Great Ideas is a series, recorded in collaboration with Victoria University, about the ideas that have changed the world. It looks at what it takes to change our perspective and considers why these ideas still matter.
In this episode, Megan Whelan is joined by Dr. Geoff Troughton; Professor Kathryn Walls; Dr. Derek Woodard-Lehman.
2017 marks the 500th anniversary of the publication of Martin Luther’s 95 Theses, which most people think marks the start of the Protestant Reformation.
Luther’s theses initiated a series a series of radical changes, first in the church, and later in society. The changes revolved around forms of authority and social relationships, and impacted much of the world.
“But I think one thing that’s important to remember is the massive effect was belated, and in some ways unintended,” says Dr Woodard-Lehman.
“Luther began as just an ordinary Augustinian monk who thought a couple of things weren’t quite right with his community and its practices, and made what initially were rather humble and modest suggestions.
“But because of the way they were responded to, the reaction that they elicited, they wound up being revolutionary.
“There’s this curious and contentious intersection between the religious and the political,” says Dr Woodard-Lehman.
“So on the one hand, Luther is undertaking these reforms in his own Christian life… and at the same time in the political realm, there’s a growing disease between the holy Roman Empire and the papacy and the local principalities.
“The debate about the role of tradition, the teaching of the church, the question of the bible, is a really important one; it’s critical in Protestantism,” says Dr Geoff Troughton.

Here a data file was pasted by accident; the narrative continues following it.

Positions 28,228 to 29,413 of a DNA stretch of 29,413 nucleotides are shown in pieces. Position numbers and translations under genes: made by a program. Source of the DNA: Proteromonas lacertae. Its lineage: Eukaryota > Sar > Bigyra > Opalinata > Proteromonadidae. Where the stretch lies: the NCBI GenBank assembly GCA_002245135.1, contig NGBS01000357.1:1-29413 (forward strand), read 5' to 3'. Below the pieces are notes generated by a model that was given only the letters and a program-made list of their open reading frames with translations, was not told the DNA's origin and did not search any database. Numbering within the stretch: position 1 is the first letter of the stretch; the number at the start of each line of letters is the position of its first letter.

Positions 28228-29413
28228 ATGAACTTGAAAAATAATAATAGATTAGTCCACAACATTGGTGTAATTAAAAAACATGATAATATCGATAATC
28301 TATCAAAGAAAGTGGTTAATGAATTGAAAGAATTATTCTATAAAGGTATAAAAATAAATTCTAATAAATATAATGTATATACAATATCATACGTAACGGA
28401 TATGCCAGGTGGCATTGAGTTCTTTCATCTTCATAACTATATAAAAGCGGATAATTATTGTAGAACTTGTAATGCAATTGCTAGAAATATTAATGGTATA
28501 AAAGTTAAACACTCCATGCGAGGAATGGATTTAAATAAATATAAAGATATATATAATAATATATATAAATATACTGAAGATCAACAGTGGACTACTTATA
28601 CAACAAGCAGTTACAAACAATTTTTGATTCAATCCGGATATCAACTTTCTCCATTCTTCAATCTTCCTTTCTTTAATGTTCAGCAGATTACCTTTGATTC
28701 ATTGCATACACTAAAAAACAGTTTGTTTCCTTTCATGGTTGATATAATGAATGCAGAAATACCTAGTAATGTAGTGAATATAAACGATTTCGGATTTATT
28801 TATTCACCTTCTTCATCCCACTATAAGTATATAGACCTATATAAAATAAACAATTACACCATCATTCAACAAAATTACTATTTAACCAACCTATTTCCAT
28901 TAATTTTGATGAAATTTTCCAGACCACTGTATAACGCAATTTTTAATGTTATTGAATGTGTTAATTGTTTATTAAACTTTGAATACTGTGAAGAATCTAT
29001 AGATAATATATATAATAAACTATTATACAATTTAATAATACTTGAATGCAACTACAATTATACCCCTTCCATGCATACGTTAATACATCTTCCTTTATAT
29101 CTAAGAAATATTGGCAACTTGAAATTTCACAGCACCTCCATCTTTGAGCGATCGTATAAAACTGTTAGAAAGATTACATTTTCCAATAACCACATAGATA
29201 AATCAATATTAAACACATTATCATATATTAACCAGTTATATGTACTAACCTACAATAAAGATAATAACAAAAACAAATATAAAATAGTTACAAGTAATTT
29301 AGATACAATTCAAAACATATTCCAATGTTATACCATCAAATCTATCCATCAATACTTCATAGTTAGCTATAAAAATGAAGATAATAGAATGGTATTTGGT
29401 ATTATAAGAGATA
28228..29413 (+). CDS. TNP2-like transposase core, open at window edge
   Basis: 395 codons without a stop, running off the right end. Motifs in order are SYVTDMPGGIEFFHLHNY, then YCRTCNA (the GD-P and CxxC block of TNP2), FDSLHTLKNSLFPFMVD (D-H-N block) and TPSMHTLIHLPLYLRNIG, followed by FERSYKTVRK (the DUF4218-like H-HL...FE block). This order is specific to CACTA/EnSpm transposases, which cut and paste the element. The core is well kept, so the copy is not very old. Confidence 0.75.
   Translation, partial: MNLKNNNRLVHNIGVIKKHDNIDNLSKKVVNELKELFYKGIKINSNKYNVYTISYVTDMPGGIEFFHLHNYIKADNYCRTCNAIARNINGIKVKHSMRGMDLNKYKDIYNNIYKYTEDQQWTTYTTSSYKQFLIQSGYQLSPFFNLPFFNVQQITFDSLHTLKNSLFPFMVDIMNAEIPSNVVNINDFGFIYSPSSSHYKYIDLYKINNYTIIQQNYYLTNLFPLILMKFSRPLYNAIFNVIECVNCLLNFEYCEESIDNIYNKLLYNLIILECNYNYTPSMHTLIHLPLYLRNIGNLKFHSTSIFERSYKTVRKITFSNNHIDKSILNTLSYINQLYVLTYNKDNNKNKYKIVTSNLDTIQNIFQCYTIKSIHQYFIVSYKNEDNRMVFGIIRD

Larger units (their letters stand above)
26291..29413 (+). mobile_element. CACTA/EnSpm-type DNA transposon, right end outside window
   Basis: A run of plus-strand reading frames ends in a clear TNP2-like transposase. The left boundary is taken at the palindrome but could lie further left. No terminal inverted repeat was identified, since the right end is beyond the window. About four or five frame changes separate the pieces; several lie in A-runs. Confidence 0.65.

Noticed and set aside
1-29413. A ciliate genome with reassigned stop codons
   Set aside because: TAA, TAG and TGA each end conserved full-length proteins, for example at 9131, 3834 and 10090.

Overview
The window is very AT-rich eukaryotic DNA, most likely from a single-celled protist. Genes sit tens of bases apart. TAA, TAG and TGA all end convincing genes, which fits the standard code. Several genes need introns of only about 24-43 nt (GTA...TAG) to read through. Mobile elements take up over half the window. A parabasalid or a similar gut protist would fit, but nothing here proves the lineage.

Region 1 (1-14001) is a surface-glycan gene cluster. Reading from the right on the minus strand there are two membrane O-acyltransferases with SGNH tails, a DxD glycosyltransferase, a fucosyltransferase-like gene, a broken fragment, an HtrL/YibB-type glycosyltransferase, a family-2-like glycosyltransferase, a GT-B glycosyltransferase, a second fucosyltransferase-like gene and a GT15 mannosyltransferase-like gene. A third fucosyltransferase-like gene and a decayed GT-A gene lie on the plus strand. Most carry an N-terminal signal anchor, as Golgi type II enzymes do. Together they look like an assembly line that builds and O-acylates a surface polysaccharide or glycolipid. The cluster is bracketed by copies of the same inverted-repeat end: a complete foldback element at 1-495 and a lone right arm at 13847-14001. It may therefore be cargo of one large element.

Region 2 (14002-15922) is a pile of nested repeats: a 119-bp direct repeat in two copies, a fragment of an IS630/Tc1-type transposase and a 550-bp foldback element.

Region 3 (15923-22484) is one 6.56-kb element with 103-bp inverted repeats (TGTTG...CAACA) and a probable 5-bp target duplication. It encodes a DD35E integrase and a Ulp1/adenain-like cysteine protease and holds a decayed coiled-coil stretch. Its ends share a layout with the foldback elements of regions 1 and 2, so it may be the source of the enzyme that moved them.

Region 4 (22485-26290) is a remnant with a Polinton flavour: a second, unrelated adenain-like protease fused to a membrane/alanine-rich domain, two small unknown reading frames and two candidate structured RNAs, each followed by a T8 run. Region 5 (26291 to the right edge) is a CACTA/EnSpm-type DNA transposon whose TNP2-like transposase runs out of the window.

The idea of trusting the bible over the authority of the church is a big step, he says.
“It’s a tremendously powerful affirmation of individual conscience, that flows off into much of what we think about as the grounds of modernity.
“Depending on how you want to tell the story,” says Dr Woodard-Lehman, “either the reformation idea of the ‘priest of all believers’ either runs alongside, or even runs ahead of, the democratic idea of ‘one person one vote."
The Reformation also played a role in the modern notion of equality - if someone was equal in the eyes of God, shouldn’t that mean they were equal elsewhere?
“In later contexts we run into the same problem in the United States with chattel slavery, says Dr Woodard-Lehman.
“Slave-holding religionists were very clear that baptising a slave did not change their political status. Of course, the religion of the slaves was very clear of the opposite.”
Martin Luther King, in fact, was born Michael King, named after his father says Kathryn Walls. But when his father went to Germany, he came back and decided to call himself Martin Luther King, and to call his son Martin Luther King Jnr.
“You can talk about an arc of the development of freedom that nicely runs from Martin Luther to Martin Luther King,” says Dr Woodard-Lehman.”
These are big ideas, and have rather moved on from Luther’s time when order and safety were somewhat more important than equality and freedom.
“If equality and liberty aren’t constrained by justice,” he says, “then the equality and liberty of the many will oftentimes trump - pun intended - the equality and liberty of the few.”